Will the last one to leave BAA please turn out the lights? Just over five weeks after joining, BAA's troubleshooter - remit: "to put passengers’ interests first" - has left the company.

It's almost getting too easy to mock the struggling airport operator at the moment. They're already under investigation for being so broke that the Competition Commission is concerned that their finances will impact upon passengers and airlines.

Since June, Tony Douglas has stepping down as chief executive of Heathrow, Mike Clasper stepped down as chief executive along with Marcus Agius, the chairman, Margaret Ewing, finance director, and Tony Ward, who was in charge of security.

Minister hides Heathrow noise report

Jim Fitzpatrick's hidden report

Rising noise levels are causing massive discomfort to people living under Heathrow's flightpaths, according to a leaked report which Aviation Minister Jim Fitzpatrick has been sitting on.

The report, Attitudes to Noise from Aviation Sources in England (ANASE) was ordered six years ago but kept under wraps since the DfT saw a draft in July. In a damming blow for proponents of the third runway, it has challenged the current measure of noise-related discomfort (57decibels), arguing that "significant annoyance" occurs at 50db levels.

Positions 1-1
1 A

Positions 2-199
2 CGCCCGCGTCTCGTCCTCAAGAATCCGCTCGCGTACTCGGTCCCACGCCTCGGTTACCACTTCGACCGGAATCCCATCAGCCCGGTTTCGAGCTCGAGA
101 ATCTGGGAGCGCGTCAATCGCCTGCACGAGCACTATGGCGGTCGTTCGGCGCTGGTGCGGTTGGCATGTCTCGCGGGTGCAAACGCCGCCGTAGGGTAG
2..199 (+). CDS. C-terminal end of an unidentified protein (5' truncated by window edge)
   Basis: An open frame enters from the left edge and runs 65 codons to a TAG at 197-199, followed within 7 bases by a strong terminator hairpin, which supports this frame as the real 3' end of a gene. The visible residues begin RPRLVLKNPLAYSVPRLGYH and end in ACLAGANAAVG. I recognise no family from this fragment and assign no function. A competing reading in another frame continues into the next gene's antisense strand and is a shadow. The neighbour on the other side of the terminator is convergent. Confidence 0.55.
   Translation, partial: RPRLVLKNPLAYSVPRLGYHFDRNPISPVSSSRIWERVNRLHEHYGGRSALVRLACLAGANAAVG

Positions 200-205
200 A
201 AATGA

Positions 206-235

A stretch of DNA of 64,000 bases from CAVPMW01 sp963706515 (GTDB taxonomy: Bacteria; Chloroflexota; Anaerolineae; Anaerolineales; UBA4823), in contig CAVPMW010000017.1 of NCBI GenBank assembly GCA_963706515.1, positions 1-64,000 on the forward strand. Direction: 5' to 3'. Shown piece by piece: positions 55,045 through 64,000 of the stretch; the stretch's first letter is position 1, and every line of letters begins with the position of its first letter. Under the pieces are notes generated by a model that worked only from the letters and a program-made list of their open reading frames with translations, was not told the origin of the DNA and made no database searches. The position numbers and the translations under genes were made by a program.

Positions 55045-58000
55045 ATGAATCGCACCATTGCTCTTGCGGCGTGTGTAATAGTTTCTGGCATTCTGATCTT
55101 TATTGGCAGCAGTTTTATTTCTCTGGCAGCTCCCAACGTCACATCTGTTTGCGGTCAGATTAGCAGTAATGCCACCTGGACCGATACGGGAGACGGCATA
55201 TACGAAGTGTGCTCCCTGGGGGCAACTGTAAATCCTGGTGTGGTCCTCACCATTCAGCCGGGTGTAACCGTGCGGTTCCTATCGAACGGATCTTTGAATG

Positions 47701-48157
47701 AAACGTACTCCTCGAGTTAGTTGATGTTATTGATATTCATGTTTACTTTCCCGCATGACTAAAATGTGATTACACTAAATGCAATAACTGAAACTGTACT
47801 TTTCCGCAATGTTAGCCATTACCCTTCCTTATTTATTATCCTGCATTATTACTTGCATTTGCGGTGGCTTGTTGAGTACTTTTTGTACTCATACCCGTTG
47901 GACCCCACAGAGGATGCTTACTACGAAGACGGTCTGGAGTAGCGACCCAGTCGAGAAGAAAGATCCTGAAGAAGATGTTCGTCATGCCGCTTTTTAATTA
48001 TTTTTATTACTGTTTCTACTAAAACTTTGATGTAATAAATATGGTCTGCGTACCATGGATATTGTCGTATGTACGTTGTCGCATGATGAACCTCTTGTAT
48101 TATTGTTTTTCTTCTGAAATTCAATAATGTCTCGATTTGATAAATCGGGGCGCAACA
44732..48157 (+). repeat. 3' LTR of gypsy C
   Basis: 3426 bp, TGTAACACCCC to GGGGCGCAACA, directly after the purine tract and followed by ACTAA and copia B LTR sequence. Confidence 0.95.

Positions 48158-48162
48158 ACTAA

Camp for Climate Action - 1,727 stop and searches

Camp for Climate Action

Anyone visiting the Camp for Climate Action last month might be forgiven for calling the policing a little 'over the top'.

Called to account by the Green Party's Jenny Jones, Sir Ian Blair, head honcho of the Metropolitan Police, wrote a letter which manages to avoid answering any of the difficult questions about police brutality, unlawful detention, or just why 'Operation Hargood' cost £7 million.